The Heart of an Activist
Not long after he’d received the Silver Star, a Bronze Star, and three Purple Hearts and was back stateside, John Kerry got a twelve-page letter from a friend, telling him that a mutual friend of theirs had been killed in Vietnam. Already uneasy with what he had seen during his four months heading a patrol boat in South Vietnam, he made a decision.
“I just couldn’t stay sit in New York as an aide to an admiral and be comfortable any longer,” Kerry told a packed Cohen Auditorium during his Tisch College Distinguished Speakers Series lecture on November 28.
In a story also recounted in Kerry’s new memoir, Every Day Is Extra, he described leaving the Navy, joining Vietnam Veterans Against the War, and leading 5,000 veterans on a march on Washington, culminating in five days camping out on the National Mall. This drew ire and threats from President Richard Nixon, but sympathy from others, such as Senator Ted Kennedy.
“It had an impact on the nation, and I’m convinced it helped ultimately end the war—by making it a voting issue,” said Kerry, who went on to become lieutenant governor of Massachusetts, a U.S. senator, the Democratic nominee for president in 2004, and U.S. secretary of state.
That kind of activism is exactly what’s needed in today’s social and political turmoil, said Kerry, now a Distinguished Fellow for Global Affairs at Yale University and Visiting Distinguished Statesman at the Carnegie Endowment for International Peace.
“I see racism encouraged, discrimination against immigrants, people with disabilities mocked, and porn stars paid off. I don’t think people are happy with what they’re seeing, and they shouldn’t be,” he said. “Look at where we are today. Our country is in trouble.” But he added, “That’s not to say we can’t get out of it—I believe we can. My book is a roadmap to the kinds of choices we have to make in order to get out.”
He gave an example of that while answering a question about President Donald Trump’s choice to withdraw the U.S. from the Paris Agreement on climate change. “What I’m so angry about is the president’s decision is going to kill Americans and cost lives,” he said. “We are currently living with a mutually assured suicide pact, which Trump’s own government scientists have now ratified with the report they put out a few days ago, which doesn’t tell the whole story.”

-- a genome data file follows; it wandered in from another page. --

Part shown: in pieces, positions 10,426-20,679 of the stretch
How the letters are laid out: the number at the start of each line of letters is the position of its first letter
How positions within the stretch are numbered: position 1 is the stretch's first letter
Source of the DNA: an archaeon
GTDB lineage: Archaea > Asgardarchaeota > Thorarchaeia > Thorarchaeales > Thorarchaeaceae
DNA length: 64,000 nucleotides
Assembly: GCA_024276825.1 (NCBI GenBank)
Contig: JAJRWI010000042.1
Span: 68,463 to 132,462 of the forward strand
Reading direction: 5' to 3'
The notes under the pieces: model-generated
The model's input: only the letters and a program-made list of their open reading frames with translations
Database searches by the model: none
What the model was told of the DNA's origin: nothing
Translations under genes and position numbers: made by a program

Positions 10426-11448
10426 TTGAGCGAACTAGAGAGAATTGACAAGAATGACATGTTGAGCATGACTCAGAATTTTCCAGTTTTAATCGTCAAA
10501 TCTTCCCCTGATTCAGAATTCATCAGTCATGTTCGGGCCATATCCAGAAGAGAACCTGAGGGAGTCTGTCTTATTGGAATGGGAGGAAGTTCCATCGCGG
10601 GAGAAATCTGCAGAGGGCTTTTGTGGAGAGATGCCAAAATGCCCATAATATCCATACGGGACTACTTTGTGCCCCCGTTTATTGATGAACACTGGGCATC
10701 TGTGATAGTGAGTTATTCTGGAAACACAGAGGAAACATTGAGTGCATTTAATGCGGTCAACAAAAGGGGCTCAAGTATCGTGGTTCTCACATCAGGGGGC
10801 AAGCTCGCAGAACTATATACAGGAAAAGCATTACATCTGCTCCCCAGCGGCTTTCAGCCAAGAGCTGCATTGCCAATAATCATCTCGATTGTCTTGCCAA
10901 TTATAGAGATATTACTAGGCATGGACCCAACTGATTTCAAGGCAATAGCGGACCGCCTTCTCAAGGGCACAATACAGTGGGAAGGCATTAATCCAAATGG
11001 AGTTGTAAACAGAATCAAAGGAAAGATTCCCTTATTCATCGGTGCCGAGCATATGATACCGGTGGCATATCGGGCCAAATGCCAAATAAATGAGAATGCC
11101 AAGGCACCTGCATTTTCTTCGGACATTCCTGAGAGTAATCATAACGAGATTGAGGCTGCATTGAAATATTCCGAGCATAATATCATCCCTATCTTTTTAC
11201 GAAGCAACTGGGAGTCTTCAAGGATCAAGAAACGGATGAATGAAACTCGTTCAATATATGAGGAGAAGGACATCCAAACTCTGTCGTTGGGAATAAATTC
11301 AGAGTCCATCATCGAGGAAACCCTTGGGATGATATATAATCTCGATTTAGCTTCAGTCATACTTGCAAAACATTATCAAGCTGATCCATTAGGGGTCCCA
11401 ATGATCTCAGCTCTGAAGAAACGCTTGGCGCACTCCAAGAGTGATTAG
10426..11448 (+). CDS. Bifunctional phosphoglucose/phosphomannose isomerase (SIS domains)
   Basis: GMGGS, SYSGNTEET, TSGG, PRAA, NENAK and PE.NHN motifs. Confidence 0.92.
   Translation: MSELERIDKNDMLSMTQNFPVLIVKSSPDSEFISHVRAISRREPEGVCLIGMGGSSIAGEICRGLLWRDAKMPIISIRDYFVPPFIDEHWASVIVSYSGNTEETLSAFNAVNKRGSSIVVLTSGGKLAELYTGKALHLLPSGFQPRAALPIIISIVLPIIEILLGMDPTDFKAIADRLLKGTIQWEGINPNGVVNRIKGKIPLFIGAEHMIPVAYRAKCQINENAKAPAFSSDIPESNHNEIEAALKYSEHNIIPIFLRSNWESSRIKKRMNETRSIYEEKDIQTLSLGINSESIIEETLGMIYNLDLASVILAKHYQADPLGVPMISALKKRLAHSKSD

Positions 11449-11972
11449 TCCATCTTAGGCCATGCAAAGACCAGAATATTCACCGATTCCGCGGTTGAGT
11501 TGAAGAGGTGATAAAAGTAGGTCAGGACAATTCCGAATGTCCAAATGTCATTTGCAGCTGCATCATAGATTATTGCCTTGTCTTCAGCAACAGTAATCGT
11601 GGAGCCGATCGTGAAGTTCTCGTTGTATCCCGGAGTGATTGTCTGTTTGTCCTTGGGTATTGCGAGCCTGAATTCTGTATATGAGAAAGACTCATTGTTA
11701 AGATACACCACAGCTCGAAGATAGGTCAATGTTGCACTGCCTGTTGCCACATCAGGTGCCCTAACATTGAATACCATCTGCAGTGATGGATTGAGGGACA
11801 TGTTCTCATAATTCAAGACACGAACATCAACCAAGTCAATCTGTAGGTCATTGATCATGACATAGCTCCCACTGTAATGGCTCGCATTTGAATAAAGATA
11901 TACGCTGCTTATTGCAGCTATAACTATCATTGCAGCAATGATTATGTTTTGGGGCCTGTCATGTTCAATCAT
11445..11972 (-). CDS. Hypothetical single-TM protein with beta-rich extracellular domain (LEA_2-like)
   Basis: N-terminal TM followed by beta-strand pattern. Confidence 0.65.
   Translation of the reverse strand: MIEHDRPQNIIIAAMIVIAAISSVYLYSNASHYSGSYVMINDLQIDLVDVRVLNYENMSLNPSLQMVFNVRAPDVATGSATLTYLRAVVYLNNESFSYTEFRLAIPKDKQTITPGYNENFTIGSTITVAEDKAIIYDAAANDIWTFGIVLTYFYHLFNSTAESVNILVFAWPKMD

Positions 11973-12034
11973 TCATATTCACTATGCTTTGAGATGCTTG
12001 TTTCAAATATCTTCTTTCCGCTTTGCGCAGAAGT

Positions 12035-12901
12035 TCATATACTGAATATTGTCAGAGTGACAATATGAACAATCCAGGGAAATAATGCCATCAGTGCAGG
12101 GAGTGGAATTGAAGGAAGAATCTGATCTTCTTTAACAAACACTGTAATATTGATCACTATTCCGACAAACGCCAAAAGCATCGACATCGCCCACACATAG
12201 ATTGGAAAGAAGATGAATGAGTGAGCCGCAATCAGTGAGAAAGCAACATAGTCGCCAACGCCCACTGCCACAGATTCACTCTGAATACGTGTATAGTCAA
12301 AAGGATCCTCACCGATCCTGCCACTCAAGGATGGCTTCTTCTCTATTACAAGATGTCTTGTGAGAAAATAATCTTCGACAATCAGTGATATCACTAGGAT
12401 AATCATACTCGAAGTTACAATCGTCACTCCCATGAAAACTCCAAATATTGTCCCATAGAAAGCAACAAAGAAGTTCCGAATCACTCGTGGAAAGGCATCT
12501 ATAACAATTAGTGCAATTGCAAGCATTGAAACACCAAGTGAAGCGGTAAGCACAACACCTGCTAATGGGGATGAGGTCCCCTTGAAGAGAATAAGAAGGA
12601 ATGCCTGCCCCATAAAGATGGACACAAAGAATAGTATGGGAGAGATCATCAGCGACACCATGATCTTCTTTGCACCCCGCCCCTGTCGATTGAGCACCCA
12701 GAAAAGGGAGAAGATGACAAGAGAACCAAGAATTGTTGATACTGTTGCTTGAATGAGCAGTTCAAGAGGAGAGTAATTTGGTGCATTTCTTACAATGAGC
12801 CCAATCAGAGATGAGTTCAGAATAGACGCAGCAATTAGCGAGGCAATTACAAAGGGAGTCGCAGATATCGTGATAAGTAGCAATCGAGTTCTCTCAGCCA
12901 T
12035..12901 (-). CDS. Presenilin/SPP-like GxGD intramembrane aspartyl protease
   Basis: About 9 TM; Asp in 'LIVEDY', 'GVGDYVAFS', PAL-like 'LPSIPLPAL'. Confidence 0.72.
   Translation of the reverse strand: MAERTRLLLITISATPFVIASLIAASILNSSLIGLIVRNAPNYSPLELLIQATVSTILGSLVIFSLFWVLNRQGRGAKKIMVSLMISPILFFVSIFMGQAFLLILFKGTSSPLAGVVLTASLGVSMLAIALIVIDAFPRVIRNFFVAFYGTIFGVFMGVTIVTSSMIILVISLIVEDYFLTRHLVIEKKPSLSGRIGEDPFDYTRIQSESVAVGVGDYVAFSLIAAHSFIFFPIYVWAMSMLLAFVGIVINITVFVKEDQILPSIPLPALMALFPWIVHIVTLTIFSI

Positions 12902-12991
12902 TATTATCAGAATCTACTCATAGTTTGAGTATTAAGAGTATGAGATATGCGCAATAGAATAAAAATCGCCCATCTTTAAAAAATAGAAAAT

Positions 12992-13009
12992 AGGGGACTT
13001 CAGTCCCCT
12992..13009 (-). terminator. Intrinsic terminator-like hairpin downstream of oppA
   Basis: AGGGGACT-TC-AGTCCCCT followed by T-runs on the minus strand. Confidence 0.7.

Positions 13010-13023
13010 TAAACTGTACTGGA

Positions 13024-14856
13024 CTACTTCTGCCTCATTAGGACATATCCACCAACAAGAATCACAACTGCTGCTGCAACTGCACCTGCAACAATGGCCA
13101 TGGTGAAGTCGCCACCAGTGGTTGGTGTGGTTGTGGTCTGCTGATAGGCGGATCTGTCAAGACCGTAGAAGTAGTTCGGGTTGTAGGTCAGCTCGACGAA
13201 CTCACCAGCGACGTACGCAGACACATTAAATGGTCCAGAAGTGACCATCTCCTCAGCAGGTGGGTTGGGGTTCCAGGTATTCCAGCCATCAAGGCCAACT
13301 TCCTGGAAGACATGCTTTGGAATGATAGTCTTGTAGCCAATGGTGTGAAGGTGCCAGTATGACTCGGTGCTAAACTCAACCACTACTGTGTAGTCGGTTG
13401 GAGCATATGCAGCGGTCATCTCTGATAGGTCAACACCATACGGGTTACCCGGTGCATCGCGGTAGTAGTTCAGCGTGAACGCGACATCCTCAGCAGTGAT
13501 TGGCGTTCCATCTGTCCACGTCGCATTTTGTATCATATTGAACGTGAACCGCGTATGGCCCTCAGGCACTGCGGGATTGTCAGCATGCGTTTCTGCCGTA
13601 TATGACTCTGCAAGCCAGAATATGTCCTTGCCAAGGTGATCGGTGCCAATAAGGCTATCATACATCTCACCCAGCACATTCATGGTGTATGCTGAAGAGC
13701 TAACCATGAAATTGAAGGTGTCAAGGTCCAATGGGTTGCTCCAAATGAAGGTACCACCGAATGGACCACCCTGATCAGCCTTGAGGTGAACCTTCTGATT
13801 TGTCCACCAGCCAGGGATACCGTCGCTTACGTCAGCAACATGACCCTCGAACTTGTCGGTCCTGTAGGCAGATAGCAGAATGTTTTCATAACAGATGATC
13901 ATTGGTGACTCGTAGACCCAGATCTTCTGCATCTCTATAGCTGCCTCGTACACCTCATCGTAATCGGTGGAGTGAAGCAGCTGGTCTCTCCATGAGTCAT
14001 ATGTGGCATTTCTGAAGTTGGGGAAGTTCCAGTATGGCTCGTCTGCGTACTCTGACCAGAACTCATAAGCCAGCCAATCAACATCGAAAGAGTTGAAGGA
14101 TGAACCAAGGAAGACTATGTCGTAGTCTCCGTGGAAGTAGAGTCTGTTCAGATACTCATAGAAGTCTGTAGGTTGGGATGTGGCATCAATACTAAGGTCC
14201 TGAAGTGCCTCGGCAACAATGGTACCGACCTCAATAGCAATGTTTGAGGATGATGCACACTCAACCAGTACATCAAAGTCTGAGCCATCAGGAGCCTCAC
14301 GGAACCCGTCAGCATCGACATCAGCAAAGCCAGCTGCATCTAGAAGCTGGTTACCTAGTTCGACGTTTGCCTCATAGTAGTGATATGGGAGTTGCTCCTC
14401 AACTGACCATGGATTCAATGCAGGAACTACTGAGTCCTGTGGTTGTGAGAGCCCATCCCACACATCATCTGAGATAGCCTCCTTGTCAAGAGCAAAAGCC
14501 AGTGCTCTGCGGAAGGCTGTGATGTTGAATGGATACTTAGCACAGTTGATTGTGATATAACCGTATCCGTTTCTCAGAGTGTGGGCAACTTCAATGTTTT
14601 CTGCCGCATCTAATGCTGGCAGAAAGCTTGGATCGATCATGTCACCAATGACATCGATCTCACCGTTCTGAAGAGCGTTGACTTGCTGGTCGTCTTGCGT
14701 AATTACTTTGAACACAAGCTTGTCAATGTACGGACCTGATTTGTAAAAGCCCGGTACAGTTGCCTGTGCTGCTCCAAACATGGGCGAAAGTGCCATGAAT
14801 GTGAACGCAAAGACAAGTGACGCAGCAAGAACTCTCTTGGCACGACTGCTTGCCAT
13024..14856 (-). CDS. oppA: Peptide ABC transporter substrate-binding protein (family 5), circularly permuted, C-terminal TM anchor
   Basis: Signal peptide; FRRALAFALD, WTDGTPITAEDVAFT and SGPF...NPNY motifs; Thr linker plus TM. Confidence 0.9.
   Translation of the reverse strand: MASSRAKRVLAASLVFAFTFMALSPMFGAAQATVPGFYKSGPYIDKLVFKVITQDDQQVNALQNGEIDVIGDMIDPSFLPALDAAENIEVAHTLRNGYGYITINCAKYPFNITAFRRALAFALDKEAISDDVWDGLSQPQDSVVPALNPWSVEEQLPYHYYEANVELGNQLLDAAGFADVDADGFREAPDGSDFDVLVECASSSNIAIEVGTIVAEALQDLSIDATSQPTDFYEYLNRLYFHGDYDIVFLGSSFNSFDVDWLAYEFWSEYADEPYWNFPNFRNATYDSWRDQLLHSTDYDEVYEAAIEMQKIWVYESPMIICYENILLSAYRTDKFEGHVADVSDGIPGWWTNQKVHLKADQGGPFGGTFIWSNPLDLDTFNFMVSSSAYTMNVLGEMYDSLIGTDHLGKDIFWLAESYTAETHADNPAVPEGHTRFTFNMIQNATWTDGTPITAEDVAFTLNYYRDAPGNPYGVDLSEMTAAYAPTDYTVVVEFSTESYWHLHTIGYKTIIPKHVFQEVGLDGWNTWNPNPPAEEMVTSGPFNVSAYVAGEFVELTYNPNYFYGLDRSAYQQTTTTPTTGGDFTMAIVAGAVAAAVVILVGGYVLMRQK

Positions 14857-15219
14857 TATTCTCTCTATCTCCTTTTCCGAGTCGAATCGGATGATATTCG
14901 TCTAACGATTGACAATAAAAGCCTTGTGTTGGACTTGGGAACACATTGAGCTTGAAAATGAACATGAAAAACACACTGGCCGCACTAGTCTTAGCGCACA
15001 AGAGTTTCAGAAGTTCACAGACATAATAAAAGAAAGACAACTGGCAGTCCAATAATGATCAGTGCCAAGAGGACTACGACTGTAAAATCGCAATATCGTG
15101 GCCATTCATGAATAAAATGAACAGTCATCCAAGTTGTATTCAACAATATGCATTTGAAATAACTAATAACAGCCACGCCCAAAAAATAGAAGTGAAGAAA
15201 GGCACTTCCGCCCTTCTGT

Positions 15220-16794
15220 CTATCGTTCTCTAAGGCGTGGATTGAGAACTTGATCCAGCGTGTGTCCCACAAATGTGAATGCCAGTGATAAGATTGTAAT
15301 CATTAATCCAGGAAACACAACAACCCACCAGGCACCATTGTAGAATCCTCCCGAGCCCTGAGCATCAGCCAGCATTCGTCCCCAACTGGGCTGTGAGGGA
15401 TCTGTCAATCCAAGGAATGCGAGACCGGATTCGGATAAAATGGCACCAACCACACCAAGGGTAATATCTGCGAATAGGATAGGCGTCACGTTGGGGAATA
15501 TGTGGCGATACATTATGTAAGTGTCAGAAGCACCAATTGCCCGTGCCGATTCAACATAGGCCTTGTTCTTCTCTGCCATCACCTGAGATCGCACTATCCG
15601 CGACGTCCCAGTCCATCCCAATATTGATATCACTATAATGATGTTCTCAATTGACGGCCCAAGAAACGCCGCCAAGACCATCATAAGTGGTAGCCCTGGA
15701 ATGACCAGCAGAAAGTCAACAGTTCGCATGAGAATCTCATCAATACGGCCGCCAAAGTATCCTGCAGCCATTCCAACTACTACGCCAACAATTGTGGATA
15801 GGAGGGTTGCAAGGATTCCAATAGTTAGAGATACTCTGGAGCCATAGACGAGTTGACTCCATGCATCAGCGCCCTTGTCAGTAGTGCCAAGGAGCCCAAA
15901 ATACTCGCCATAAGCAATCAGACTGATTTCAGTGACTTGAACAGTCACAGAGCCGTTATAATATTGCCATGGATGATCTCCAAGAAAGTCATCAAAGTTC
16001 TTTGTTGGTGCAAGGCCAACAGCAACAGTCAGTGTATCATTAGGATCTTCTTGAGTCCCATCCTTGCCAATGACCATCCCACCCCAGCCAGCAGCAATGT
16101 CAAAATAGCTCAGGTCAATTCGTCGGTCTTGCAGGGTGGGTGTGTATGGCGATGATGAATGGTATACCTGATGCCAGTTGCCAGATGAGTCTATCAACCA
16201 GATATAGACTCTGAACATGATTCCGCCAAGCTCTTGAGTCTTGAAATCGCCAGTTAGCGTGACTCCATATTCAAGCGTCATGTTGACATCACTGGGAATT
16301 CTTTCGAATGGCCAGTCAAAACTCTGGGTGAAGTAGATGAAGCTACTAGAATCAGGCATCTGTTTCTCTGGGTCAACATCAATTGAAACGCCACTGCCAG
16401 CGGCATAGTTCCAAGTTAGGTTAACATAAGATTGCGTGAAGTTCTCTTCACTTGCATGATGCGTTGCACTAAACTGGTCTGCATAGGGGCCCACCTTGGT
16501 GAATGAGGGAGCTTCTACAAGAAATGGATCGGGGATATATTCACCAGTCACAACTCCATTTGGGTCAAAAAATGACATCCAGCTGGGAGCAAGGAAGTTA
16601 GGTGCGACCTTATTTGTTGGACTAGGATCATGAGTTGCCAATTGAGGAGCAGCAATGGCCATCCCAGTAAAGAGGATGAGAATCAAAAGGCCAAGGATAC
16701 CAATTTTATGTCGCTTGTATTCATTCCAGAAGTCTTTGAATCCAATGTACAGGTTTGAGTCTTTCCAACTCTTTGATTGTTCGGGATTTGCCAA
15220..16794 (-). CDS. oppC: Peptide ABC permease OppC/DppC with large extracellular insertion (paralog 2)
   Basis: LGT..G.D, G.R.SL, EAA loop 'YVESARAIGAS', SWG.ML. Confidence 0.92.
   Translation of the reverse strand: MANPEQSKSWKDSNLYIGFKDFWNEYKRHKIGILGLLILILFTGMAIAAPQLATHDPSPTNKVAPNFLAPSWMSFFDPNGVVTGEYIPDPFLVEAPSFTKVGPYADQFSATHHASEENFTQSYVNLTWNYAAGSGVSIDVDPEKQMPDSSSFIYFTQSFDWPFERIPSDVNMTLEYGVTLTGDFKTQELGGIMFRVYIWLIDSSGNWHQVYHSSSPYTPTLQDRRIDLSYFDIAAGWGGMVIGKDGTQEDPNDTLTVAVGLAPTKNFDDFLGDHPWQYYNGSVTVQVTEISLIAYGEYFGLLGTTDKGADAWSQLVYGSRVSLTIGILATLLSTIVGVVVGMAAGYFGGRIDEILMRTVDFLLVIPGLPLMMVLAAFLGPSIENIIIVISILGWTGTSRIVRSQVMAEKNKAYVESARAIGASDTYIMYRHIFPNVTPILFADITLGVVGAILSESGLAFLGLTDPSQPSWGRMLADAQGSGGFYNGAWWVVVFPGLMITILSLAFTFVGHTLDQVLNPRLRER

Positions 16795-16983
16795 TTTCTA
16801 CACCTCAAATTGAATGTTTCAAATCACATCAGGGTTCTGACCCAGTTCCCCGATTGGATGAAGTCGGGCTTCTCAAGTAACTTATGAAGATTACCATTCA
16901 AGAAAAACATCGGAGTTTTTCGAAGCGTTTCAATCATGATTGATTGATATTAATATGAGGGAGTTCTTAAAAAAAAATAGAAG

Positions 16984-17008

But all is not lost, Kerry said, pointing to the thirty-eight states that have passed renewable energy portfolio laws and the thousand-plus mayors and governors who have committed to meeting the power standards of the Paris Agreement. “We can sit here with confidence and say, ‘Hey, Donald Trump may have pulled out of Paris, but the American people have not,’” Kerry said. “We have the power in our hands right now to make the decisions that can save us from the worst consequences of social change.”
Kerry also criticized Trump for failing to publicly raise the issue of Russian hacking influencing the 2016 presidential election, and for applauding dictators committing atrocities against their own people.
But he stressed there are steps the U.S. can take to rebuild trust with the global community, particularly with China, which was the subject of a question from a student.
“We have to sit down with a mutual respect for the difference between our systems. We have to begin to build some element of trust,” Kerry said, remembering President Barack Obama working toward that goal in a private dinner with Chinese President Xi Jinping. “If we don’t work multilaterally, we can’t work out the problems of our planet,” he said.
However, before that work can begin, one thing needs to happen, Kerry suggested. “We deserve a president and administration that wants to work with the world, not rip it apart,” he said. “We have an election in two years now. Every day, we’re counting down. I think we can very quickly restore America’s place.”
Kerry declined to say whether he would run for president in 2020, saying only that he has “eliminated nothing” in terms of future possibilities. Asked for advice for Democratic presidential candidates, his answer was short, and followed by a loud round of applause: “We need someone who can win.”
Instead, Kerry focused on what can be done now to create positive change. “We have to fix our democracy and get big money out of American politics,” he said, to applause. “We have to stop gerrymandering people out of having legitimate democratic elections. We have to stop being the only democracy in the world that makes it as hard as we do for people to be able to vote.”
Compared to the upheaval of the late 1960s and early 1970s, what’s happening today seems tame, Kerry said. But unfortunately, so is the response of many people to it, he said, pointing to the 49 percent voter turnout in the recent midterm elections, which he called “disgusting.” “People seem to be accepting this polarization and demagoguery,” he said. “What I want to see is a new era of activism, a new era of willingness to engage.”
During the Vietnam War, Kerry found in himself what he called the “heart of an activist,” which has driven his life and his work to this day, he said. He urged students to find theirs. “Democracy is hard work, and you all have a title, which you may not have embraced sufficiently, but which I think is the most important title in any democracy. It’s called ‘citizen,’” Kerry said. “I ask all of you to remember that in every great movement that made a difference, it was young people driving it.”
In the end, America is an experiment, Kerry said—and therein lies its power. “Nothing is certain. We write the future,” he said. “The greatest thing about being American is our uncanny ability to redefine ourselves as we grow and move forward in our evolution as a democracy.”
Monica Jimenez can be reached at email@example.com.